A child's desire to play is, well natural.

New on the blog… Getting outdoors in the winter is the best place for kids to blow off steam. There are hundreds of parks in Niagara, but there are a handful with playgrounds that encourage kids to be kids and connect with nature while they’re at it. 

A child’s desire to play is, well, natural.

Getting outdoors in the winter is the best place for kids to blow off steam. There are hundreds of parks in Niagara, but there are a handful with playgrounds that encourage kids to be kids and connect with nature while they’re at it.

They’re natural playgrounds and these unique structures incorporate logs, boulders, slopes, flowers and trees for climbing, all to encourage healthy and positive relationships with nature.

How healthy? A 2012 University of Tennessee at Knoxville study found that children who play on natural playgrounds tend to be more active than those who play on traditional play structures with brightly coloured equipment or metal. They also stimulate discovery and learning — and, of course, fun for the whole family.

Here are eight natural playgrounds in Niagara that do that.

Queenston Heights Park, Queenston

Boulders, a range of wooden structures, lots of lush grass and a stone tower set atop a gentle slope integrating a Spiral Mountain concept are the calling cards of this natural playground in one of Niagara’s oldest hamlets. Landscape architect Mike Salisbury developed this play space to provide high level interpretation of indigenous and colonial symbols — fitting given the location near the site of a key battle in the War of 1812 where both colonial and indigenous forces fended off their American attackers.

 

Ridley College, St. Catharines

There are more than 16,000 square feet of natural play space here. The playground is built under a 300-year-old oak tree, and the focal point is a treehouse surrounding the its massive trunk. Rolling hills, tunnels, log jams, a climbing wall, slides, a willow fort and forest floor plantings are among the fun features for children to explore.

Mountainview Natural Playground and Healing Garden, St, Catharines

There’s something to be said about getting your hands dirty by digging into the earth, and smelling the flowers and trees. This is the place to do that. Mountainview is the first natural playground built at a children’s mental health facility in Canada. Dubbed a brain sanctuary, it — and others like it — promotes mindfulness and being the moment.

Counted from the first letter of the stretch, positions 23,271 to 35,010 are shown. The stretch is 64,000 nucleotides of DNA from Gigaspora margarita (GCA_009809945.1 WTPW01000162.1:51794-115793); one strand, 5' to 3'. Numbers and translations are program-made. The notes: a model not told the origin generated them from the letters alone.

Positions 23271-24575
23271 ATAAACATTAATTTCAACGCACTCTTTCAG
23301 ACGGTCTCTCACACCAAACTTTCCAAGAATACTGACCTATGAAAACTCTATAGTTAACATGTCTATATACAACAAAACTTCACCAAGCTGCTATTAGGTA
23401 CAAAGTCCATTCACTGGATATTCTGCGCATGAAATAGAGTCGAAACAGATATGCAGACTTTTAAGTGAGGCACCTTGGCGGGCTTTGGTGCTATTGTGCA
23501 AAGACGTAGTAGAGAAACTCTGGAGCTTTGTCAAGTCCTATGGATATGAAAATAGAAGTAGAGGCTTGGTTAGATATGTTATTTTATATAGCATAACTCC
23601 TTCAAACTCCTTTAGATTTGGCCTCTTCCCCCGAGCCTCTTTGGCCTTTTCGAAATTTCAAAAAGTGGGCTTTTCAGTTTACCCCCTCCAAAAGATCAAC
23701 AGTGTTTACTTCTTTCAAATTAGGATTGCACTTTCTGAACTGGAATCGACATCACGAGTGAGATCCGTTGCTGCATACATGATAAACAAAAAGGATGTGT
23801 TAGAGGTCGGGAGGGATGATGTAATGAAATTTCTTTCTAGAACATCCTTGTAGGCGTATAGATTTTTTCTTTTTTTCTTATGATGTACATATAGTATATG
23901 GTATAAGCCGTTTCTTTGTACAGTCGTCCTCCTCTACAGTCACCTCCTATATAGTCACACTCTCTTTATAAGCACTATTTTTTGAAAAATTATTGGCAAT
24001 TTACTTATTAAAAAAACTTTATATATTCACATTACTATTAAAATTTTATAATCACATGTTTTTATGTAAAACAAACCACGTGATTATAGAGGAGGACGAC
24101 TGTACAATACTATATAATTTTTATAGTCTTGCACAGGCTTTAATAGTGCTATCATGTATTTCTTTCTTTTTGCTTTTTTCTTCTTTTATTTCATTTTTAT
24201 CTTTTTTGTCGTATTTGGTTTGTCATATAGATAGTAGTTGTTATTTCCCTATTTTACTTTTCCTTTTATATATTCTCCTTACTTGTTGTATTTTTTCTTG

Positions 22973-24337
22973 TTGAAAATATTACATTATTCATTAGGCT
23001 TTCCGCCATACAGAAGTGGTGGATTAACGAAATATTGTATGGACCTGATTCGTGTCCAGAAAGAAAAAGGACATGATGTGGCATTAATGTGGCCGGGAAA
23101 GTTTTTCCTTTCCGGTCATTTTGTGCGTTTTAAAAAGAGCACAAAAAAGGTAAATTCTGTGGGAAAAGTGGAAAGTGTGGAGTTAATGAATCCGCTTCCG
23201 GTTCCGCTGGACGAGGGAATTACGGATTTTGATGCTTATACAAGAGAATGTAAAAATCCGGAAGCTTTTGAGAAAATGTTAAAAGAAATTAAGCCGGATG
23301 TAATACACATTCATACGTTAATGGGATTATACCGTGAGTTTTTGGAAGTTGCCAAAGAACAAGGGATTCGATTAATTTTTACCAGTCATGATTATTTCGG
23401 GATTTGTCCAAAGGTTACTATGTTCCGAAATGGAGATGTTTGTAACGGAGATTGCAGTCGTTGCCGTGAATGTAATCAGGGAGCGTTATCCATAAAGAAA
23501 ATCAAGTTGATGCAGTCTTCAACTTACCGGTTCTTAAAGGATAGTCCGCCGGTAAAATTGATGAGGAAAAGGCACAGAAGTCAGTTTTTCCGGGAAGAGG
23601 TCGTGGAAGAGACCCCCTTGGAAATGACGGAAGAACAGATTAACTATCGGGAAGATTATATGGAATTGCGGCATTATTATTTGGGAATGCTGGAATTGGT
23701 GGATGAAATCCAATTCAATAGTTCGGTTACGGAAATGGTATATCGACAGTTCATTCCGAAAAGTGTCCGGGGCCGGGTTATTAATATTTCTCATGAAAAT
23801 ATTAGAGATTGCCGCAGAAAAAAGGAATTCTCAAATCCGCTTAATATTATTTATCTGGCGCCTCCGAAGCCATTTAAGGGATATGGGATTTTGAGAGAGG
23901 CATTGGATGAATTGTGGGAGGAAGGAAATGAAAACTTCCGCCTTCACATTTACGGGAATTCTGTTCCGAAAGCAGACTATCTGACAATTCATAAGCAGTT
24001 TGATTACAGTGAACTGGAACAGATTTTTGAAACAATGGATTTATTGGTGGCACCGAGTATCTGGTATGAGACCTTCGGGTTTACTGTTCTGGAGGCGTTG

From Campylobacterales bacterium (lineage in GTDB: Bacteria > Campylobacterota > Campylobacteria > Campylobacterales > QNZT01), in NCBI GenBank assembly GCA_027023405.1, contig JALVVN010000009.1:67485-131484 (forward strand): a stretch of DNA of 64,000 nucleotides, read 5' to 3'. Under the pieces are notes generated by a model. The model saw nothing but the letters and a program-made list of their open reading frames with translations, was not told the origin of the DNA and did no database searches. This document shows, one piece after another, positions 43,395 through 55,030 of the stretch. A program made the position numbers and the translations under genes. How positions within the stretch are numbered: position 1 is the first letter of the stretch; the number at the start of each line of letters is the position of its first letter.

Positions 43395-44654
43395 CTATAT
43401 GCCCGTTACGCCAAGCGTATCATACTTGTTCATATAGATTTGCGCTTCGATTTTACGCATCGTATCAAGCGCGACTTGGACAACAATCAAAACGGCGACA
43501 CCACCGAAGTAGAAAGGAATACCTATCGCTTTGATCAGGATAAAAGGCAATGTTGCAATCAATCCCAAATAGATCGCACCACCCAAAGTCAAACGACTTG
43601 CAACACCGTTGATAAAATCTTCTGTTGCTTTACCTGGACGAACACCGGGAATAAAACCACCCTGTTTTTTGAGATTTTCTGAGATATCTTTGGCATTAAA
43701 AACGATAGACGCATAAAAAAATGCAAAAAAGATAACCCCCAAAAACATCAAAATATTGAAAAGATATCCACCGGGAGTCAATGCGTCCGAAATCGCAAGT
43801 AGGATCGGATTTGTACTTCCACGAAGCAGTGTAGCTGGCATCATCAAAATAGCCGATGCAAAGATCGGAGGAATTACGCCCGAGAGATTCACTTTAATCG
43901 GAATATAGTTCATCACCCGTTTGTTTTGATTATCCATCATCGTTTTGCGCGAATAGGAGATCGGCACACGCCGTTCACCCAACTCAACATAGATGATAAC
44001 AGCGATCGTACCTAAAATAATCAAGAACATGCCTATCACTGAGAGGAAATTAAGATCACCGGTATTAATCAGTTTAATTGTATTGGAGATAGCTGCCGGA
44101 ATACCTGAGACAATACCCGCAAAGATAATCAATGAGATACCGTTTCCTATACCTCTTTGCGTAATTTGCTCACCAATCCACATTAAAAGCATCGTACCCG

Woodend Conservation Area/Walker Living Campus, Niagara-on-the-Lake

Set atop the Niagara Escarpment and along the Bruce Trail, this playscape is all about getting to know the natural features that make this region so unique. In addition to the TD Friends of the Environment Treehouse, there are pollinator and native species gardens and stone paths. The piece de resistance is bronze sculpture underscoring the joy brought on by letting loose with Mother Nature as a playmate.

Heartland Forest, Niagara Falls

This gem nestled among provincially significant wetlands is home to one of the largest treehouses in all of Canada. Boardwalks throughout this inclusive park allow people of all ages and abilities to get as close to nature as possible, including meeting some of forest’s residents, who live freely here. It’s the ideal spot to take in all the sights, sounds and smells within a sprawling 200 acres.

Glenridge Quarry Naturalization Site, St. Catharines

Nature has reclaimed this former landfill site and made it a sensory feast for folks of all ages. Think of it as Niagara’s Central Park, with a large pond filled with schools of catfish always hungry for a feeding, several paths of varying distances, a children’s science and nature area, and some of the best views in all of Niagara, including of Lake Ontario and the Niagara Falls skyline.

St. Johns Conservation Area, Thorold

It’s not a playground in a traditional sense but it is one of Niagara’s most picturesque spots. St. John’s features short walking trails through the Carolinian forest. All of them converge on a large, reflective pond stocked annually with trout for fishing.

Malcolmson Eco Park, St. Catharines

This forested swath is named after Mary Malcomson, the woman who started the first Girl Guide company in 1910 right here in St. Catharines. It features natural trails that provide up-close views of native flora and fauna, and which connect with the popular Welland Canals Parkway Trail and the Great Lakes Waterfront Trail nearby.

Whether it’s a more structured natural playground that appeals or simply just getting out and playing in nature, there’s undoubtedly a park on this list that’s bound to become a favourite outdoor refuge for you and your family. Now go and get outside.